Carmichael, who began violin lessons when he was not yet 4, sparked a whirlwind of musical ventures at Southern California Bible College (now Vanguard University of Southern California) during the 1940s, first as a student and then, at age 22, as a faculty member. A local Emmy was awarded to “The Campus Christian Hour” which Carmichael created with several dozen singers and instrumentalists and directed for 76 consecutive weeks.
Then Dick Ross called in need of an orchestral score for “Mr. Texas.”
“The fact that I had never done anything like this before didn’t seem to bother either of us, so I went full steam ahead on the project,” Carmichael wrote in his 1986 autobiography, “Ralph Carmichael: He’s Everything to Me,” using the title of a popular song he had written.
He paid about a third of the $1,200 spent on union players and other musical elements for “Mr. Texas,” but “it was worth it. … Dick Ross had given me the chance of a lifetime to be involved in a brand new kind of gospel music — scoring Christian motion pictures!”
As a collegian and budding choir director, Carmichael had heard a big band’s studio rehearsal for an armed forces music show. “It was all there” — a rhythm section, brass, woodwinds, strings and a male choir, he wrote in his autobiography. “On the way home that day, I talked to God … that there had to be a way to use the sounds I had just heard to proclaim the gospel. Why not? All melody, harmony, pitch and rhythm belonged to Him.”
Beyond his work on “Mr. Texas” and other Billy Graham feature films during the 1950s and ’60s, Carmichael has sometimes been called “the father of contemporary Christian music” for penning songs such as “Reach Out to Jesus,” recorded by Elvis Presley; producing an array of albums conducting a choir, orchestra or ensemble reflecting big band and pop influences; working with Andrae Crouch, Amy Grant, Steven Curtis Chapman, BeBe and CeCe Winans and other young artists on various projects and tours; and co-writing two youth musicals. He was inducted into the Gospel Music Hall of Fame in 1985.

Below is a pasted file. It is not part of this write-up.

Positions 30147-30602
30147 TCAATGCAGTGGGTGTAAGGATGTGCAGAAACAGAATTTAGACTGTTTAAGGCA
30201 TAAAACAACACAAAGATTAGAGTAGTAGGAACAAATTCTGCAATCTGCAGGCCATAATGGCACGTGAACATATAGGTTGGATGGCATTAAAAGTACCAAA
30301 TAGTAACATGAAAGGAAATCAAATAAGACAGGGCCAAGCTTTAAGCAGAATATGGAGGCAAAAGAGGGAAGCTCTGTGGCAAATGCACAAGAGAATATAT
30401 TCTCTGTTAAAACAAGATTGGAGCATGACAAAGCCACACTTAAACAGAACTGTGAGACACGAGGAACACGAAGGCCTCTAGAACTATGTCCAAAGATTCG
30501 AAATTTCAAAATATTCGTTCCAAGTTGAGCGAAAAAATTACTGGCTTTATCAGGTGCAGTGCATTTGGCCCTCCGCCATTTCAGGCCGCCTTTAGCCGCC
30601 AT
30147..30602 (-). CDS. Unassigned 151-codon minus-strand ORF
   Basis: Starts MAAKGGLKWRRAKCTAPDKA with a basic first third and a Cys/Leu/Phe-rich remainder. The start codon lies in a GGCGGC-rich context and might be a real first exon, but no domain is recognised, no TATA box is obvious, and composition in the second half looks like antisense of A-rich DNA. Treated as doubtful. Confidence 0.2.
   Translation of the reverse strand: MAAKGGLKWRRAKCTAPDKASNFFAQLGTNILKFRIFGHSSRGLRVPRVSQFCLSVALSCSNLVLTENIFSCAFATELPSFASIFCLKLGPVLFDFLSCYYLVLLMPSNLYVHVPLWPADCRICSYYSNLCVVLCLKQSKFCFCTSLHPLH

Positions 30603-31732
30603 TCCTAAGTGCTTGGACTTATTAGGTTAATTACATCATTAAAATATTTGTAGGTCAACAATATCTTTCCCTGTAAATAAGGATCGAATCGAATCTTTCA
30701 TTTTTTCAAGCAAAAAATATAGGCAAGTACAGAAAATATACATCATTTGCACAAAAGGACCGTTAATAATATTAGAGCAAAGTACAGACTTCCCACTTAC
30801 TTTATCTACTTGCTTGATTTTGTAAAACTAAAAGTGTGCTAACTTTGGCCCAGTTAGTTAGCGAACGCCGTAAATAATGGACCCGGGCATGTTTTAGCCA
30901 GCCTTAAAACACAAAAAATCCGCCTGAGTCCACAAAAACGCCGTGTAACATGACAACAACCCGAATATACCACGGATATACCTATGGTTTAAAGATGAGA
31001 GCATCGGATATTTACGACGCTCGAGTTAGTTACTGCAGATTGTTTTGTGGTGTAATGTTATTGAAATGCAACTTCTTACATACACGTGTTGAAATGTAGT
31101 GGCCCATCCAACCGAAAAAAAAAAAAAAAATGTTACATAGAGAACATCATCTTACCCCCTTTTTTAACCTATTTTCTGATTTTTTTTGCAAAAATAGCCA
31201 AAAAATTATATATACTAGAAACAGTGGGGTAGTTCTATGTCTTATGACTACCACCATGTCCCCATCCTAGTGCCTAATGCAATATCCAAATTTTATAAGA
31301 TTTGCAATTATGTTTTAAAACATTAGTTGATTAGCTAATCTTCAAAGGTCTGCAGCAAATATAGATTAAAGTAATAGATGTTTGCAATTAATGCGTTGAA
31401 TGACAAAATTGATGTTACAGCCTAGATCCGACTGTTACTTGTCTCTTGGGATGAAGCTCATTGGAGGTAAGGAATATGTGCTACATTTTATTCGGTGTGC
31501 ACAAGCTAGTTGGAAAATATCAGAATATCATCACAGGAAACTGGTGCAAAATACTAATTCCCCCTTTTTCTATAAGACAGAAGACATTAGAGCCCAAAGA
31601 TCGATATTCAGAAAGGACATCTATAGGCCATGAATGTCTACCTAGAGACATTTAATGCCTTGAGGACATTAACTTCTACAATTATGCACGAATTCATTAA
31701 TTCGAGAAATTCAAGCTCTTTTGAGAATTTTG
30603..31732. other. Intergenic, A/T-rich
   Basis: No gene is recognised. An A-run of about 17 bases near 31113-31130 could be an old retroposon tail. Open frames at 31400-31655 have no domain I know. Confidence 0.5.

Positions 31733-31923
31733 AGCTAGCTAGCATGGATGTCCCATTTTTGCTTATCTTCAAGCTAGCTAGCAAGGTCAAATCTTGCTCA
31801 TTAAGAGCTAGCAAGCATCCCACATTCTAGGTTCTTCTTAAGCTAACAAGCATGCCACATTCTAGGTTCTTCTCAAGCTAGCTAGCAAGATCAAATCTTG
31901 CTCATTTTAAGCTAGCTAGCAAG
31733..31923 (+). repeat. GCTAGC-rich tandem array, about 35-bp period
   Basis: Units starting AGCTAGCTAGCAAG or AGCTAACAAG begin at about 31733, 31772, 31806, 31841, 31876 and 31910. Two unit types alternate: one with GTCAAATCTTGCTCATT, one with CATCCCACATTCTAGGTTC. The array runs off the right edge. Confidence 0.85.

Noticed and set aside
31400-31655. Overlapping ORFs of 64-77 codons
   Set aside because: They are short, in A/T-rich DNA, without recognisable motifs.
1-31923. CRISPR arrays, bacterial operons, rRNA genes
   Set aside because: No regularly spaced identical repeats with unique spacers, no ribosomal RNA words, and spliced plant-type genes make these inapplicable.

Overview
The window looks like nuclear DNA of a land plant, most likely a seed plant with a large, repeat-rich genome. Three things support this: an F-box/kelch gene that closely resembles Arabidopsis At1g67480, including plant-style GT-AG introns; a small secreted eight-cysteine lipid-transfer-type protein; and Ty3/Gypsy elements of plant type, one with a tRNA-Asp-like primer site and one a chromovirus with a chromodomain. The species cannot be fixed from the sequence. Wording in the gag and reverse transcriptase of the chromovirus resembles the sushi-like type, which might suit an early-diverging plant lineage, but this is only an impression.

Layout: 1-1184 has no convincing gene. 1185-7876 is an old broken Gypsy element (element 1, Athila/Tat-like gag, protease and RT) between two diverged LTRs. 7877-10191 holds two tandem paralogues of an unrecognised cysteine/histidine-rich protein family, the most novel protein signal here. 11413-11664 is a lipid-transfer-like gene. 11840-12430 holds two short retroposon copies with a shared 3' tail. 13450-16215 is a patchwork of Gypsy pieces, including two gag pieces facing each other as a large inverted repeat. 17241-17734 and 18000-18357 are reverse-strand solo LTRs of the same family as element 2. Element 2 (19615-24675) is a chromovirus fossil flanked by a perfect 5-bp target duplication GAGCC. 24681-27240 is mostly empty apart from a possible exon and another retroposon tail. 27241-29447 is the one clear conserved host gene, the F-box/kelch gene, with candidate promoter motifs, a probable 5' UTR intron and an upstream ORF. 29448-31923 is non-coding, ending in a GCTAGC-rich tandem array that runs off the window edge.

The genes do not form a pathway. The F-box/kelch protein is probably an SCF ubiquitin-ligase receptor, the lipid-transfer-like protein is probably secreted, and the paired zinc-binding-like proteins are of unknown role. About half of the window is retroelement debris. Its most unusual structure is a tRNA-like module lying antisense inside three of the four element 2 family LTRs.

Carmichael’s career also blossomed in secular music. He was the musical director for Nat King Cole’s recordings and road shows for several years and arranged and conducted for Count Basie, Duke Ellington, Ella Fitzgerald, Bing Crosby, Peggy Lee and Roger Williams, including his famed 1966 “Born Free” recording. TV shows such as “The Roy Rogers and Dale Evans Show,” “I Love Lucy” and “Bonanza” were among his credits. In addition to Presley, numerous other stars picked up his songs and arrangements, including Tex Ritter and Rosemary Clooney.
Carmichael’s legacy, which also includes the altar call hymn, “The Savior Is Waiting,” is being preserved on a Facebook page and YouTube channel by Jim Pedersen, a retired Seventh-day Adventist minister who first heard Carmichael’s music while in elementary school, and Paul Stilwell, Carmichael’s producer for 20-plus years.
Pedersen’s friendship with Carmichael began when he wrote a three- or four-page single-spaced letter in 1997 expressing appreciation for his music and specifically the albums that had touched his life for more than 25 years — and Carmichael responded with a grateful call.
When Pedersen’s parents bought a large stereo, for example, the early “Rhapsody in Sacred Music” orchestral album “filled the house. I was in heaven.” The album “I Looked for Love” was “probably the soundtrack of my college years.” And there was “Ralph Carmichael Brass Choir” that “I practically wore out through the years.”
Pedersen and Carmichael kept in touch by email every several weeks, an occasional phone call and personal visits, such as concerts in the Sacramento area where Pedersen served as president of the Northern California Conference of Seventh-day Adventists for 12-plus years before retiring in 2018.
At the Facebook page, Pedersen has written more than 240 brief articles about Carmichael’s career, fact-checked by Stilwell, drawing from notes of his recollections through the years; his autobiography; liner notes of various albums; and contact with some of the artists with whom Carmichael, now 94, worked, such as Pat Boone in 1970’s “The Cross and the Switchblade” and Joni Eareckson Tada in 1979’s Billy Graham film “Joni” about her faith journey as a quadriplegic.